Addressing this issue, ON Semiconductor developed the LC898240 current controller, which provides a means of automatically optimizing the driver’s constant-current setting as the motor load changes. This allows the stepper motor to drive efficiently, similar to the motion of a BLDC, and minimizes audible noise and wasted energy. The motor load is assessed by monitoring the back-electromotive-force (BEMF) waveforms in a motor winding (Fig. 1).

The LC898240 is connected as a companion device to a conventional motor driver, to extend stepper-motor control functionality. In addition to enabling high-efficiency motor drive through load-related adjustment of the winding current, it’s also able to generate motor step pulses independently, thereby enabling microprocessor-less operation. This feature is implemented with an on-chip EEPROM used to store nine different 440-step pulse profiles that are user-selectable to give a choice of pulse sequences suitable for a variety of applications.

3. Waveform monitoring and current control with the driver IC enables a single-chip stepper-motor driver.

The IC can also interpret control signal inputs from a microprocessor, therefore acting as an interface converter in a microprocessor-controlled drive. Figure 2 shows how the profile stored in the LC898240 EEPROM is applied to the motor-drive IC.

Companion Chip or Single-Chip

The LC898240 can be used with existing motor-drive ICs of various ratings. Such flexibility brings the advantages of BLDC-like motion to stepper-motor drives with various motor-drive current based on the motor-drive IC’s capabilities. The functions of the companion IC have also been integrated in a single-chip driver IC, the LV8702V, which is able to adapt to motor load via BEMF waveform monitoring internally and operating just as the LC898240. Figure 3 illustrates the opportunity for a single-chip high-efficiency stepper-motor driver.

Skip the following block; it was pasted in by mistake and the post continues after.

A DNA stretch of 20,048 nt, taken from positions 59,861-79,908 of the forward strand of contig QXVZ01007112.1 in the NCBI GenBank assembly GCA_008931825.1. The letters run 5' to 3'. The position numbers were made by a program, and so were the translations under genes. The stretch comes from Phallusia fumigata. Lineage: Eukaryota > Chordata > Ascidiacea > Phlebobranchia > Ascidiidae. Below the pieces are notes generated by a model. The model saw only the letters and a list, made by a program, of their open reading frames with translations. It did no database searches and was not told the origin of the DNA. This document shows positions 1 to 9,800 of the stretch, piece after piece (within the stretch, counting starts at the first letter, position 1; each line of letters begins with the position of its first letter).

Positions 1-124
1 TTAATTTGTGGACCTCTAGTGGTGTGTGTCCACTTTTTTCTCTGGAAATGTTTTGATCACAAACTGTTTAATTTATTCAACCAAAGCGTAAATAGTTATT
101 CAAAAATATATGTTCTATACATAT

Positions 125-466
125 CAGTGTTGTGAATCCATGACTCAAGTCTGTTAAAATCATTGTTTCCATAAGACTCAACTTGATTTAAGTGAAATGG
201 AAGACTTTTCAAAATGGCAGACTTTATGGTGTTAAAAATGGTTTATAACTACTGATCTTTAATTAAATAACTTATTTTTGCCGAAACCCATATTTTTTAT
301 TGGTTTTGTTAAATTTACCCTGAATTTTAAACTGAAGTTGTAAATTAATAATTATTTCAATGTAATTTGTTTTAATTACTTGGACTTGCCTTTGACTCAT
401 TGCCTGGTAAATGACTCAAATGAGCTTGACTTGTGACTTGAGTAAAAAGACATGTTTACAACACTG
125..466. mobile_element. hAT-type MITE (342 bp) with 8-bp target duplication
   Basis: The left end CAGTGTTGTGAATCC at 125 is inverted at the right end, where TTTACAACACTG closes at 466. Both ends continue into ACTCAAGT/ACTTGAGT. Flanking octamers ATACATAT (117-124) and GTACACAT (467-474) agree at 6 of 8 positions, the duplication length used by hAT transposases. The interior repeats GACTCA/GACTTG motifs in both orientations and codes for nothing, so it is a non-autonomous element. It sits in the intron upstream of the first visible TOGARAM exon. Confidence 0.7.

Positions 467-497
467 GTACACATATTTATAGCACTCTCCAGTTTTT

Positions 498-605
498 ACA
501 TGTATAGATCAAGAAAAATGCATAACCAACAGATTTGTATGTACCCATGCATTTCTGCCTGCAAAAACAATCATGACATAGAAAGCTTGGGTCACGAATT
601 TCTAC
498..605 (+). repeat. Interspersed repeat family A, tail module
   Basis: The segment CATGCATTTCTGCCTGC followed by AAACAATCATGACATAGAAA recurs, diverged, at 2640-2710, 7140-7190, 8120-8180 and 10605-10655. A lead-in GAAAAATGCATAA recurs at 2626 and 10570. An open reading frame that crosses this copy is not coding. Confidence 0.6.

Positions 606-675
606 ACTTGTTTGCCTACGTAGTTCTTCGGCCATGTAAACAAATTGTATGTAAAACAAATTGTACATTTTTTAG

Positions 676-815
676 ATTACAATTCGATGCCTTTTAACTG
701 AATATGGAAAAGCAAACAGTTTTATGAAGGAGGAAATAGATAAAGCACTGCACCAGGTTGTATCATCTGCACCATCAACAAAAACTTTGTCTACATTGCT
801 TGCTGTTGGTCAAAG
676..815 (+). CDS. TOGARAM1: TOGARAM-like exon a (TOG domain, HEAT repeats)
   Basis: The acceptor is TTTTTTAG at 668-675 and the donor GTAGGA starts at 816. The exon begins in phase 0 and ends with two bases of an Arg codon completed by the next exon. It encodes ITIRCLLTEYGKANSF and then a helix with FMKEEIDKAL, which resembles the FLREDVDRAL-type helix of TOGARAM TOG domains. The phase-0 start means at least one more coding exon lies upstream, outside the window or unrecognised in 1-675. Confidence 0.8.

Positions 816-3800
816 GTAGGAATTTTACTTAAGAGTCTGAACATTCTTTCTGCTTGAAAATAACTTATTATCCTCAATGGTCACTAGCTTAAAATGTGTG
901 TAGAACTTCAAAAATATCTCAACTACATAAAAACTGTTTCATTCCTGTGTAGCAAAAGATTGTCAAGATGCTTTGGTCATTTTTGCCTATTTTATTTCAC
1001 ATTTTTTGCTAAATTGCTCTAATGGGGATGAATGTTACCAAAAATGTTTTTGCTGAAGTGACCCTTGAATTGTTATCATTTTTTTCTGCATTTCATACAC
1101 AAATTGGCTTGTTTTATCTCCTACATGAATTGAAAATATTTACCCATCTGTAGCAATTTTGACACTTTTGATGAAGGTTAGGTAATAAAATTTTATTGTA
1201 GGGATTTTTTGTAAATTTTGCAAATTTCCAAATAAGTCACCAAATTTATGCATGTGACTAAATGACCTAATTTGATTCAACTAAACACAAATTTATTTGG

The performance of the LV8702V’s high-efficiency ON mode has been compared with the high-efficiency OFF mode of a conventional drive method. It demonstrates that high-efficiency-mode drive can reduce power by up to 80% (Fig. 4).

4. Significantly reducing 2000 pps with no-load leads to greater efficiency.

Figure 5 shows thermal images of the motor and LV8702V in each mode. High-efficiency-mode drive, which is a current-controlled operation, reduces the surface temperature of the driver and motor by up to 46°C and 28°C, respectively. This also highlights the potential for significantly improved system reliability.


Stepper motors are an attractive solution for driving mechanisms in cost-sensitive applications, such as office machines, transaction equipment and some types of industrial machinery. To satisfy market demands for better performance and usability, at an economical price, two key aspects of motor-control strategy were enhanced, resulting in high energy efficiency, reduced heat generation, and quieter and smoother operation.

5. Lower case temperatures indicate greater energy efficiency and reliability. (Click image to enlarge)

This can be achieved with the addition of current control and lookup-based pulse generation, which can be implemented discretely or integrated with the driver circuitry. It offers the flexibility to support microprocessor-controlled or microprocessor-free operation for optimum system performance, cost, and solution size.